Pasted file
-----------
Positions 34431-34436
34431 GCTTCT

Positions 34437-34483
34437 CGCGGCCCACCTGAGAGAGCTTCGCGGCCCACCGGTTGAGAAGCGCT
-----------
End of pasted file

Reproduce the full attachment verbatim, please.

Positions 34431-34436
34431 GCTTCT

Positions 34437-34483
34437 CGCGGCCCACCTGAGAGAGCTTCGCGGCCCACCGGTTGAGAAGCGCT